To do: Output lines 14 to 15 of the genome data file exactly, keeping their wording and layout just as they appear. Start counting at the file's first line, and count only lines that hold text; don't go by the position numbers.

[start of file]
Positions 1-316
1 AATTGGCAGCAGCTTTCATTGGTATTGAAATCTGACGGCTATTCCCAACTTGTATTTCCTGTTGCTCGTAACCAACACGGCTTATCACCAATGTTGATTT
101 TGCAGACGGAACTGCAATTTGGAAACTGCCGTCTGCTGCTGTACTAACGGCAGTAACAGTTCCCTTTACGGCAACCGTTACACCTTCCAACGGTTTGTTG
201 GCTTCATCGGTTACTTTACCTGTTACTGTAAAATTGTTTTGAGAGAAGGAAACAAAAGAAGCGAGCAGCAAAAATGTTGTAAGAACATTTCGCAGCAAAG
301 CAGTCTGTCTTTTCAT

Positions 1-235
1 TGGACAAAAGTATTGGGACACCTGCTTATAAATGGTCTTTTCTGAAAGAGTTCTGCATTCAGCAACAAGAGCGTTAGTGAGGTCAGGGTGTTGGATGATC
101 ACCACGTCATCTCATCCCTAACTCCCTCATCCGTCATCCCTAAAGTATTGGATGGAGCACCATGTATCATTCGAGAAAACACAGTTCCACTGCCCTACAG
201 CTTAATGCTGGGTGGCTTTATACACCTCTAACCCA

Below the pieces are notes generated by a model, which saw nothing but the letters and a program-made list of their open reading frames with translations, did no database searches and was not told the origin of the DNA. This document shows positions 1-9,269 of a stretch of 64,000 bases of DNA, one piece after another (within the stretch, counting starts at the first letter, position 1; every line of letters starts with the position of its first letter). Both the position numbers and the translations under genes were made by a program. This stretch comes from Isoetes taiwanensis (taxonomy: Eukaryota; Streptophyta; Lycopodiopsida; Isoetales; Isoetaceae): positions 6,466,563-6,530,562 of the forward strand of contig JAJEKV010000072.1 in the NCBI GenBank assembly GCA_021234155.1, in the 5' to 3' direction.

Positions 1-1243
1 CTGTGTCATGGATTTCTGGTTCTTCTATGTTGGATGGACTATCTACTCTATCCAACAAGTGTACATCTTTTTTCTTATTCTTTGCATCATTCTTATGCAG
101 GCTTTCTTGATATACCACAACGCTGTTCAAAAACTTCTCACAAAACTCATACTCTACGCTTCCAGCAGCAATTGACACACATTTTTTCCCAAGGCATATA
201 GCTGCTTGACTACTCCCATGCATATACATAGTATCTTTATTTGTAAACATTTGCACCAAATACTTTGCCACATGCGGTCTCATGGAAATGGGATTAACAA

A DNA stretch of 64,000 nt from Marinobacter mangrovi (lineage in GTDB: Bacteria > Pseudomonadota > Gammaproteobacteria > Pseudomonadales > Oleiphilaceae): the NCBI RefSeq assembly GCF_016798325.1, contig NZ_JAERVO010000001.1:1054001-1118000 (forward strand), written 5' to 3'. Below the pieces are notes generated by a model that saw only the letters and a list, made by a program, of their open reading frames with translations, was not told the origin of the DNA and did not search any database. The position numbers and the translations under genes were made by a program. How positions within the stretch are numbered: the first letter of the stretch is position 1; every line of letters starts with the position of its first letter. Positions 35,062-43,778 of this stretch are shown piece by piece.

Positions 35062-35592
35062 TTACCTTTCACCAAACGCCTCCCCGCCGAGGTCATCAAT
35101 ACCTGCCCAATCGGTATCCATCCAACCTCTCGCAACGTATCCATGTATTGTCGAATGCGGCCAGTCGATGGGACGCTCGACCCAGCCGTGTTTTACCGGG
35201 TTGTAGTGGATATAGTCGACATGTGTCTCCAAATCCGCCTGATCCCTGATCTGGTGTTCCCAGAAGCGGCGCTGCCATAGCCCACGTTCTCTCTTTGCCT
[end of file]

201 GCTGCTTGACTACTCCCATGCATATACATAGTATCTTTATTTGTAAACATTTGCACCAAATACTTTGCCACATGCGGTCTCATGGAAATGGGATTAACAA

A DNA stretch of 64,000 nt from Marinobacter mangrovi (lineage in GTDB: Bacteria > Pseudomonadota > Gammaproteobacteria > Pseudomonadales > Oleiphilaceae): the NCBI RefSeq assembly GCF_016798325.1, contig NZ_JAERVO010000001.1:1054001-1118000 (forward strand), written 5' to 3'. Below the pieces are notes generated by a model that saw only the letters and a list, made by a program, of their open reading frames with translations, was not told the origin of the DNA and did not search any database. The position numbers and the translations under genes were made by a program. How positions within the stretch are numbered: the first letter of the stretch is position 1; every line of letters starts with the position of its first letter. Positions 35,062-43,778 of this stretch are shown piece by piece.